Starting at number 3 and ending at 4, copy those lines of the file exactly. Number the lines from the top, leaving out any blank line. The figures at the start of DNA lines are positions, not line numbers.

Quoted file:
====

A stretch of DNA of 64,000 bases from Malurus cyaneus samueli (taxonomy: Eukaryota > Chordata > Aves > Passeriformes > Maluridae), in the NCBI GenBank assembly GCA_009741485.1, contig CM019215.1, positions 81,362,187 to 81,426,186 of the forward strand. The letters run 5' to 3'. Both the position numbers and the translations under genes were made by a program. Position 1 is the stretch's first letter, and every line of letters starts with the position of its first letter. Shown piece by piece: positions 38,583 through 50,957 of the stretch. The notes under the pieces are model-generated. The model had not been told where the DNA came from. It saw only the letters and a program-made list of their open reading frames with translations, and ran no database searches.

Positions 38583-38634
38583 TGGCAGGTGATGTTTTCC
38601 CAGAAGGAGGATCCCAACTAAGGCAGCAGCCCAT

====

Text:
38583 TGGCAGGTGATGTTTTCC
38601 CAGAAGGAGGATCCCAACTAAGGCAGCAGCCCAT